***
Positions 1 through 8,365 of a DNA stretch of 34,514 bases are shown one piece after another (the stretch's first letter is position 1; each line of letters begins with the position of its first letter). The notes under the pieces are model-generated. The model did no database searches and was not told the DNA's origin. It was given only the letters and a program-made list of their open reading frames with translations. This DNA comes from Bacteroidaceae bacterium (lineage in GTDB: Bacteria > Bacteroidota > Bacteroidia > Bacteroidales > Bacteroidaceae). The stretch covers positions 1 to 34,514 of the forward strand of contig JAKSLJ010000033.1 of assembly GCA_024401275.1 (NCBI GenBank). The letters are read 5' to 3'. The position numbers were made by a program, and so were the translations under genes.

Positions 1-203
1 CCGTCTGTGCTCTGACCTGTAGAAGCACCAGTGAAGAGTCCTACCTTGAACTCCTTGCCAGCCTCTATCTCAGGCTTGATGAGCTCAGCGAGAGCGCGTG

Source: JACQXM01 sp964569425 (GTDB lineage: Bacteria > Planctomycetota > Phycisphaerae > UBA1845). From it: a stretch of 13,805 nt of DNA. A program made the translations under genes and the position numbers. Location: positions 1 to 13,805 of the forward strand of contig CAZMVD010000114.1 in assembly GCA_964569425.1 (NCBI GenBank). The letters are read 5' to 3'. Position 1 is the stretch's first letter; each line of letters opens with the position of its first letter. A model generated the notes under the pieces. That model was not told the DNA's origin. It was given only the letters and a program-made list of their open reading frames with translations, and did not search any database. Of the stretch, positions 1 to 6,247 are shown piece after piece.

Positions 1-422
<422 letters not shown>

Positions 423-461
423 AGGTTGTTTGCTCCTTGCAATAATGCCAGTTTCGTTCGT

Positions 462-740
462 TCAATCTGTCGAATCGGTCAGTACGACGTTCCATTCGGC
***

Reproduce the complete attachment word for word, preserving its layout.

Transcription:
Positions 1 through 8,365 of a DNA stretch of 34,514 bases are shown one piece after another (the stretch's first letter is position 1; each line of letters begins with the position of its first letter). The notes under the pieces are model-generated. The model did no database searches and was not told the DNA's origin. It was given only the letters and a program-made list of their open reading frames with translations. This DNA comes from Bacteroidaceae bacterium (lineage in GTDB: Bacteria > Bacteroidota > Bacteroidia > Bacteroidales > Bacteroidaceae). The stretch covers positions 1 to 34,514 of the forward strand of contig JAKSLJ010000033.1 of assembly GCA_024401275.1 (NCBI GenBank). The letters are read 5' to 3'. The position numbers were made by a program, and so were the translations under genes.

Positions 1-203
1 CCGTCTGTGCTCTGACCTGTAGAAGCACCAGTGAAGAGTCCTACCTTGAACTCCTTGCCAGCCTCTATCTCAGGCTTGATGAGCTCAGCGAGAGCGCGTG

Source: JACQXM01 sp964569425 (GTDB lineage: Bacteria > Planctomycetota > Phycisphaerae > UBA1845). From it: a stretch of 13,805 nt of DNA. A program made the translations under genes and the position numbers. Location: positions 1 to 13,805 of the forward strand of contig CAZMVD010000114.1 in assembly GCA_964569425.1 (NCBI GenBank). The letters are read 5' to 3'. Position 1 is the stretch's first letter; each line of letters opens with the position of its first letter. A model generated the notes under the pieces. That model was not told the DNA's origin. It was given only the letters and a program-made list of their open reading frames with translations, and did not search any database. Of the stretch, positions 1 to 6,247 are shown piece after piece.

Positions 1-422
<422 letters not shown>

Positions 423-461
423 AGGTTGTTTGCTCCTTGCAATAATGCCAGTTTCGTTCGT

Positions 462-740
462 TCAATCTGTCGAATCGGTCAGTACGACGTTCCATTCGGC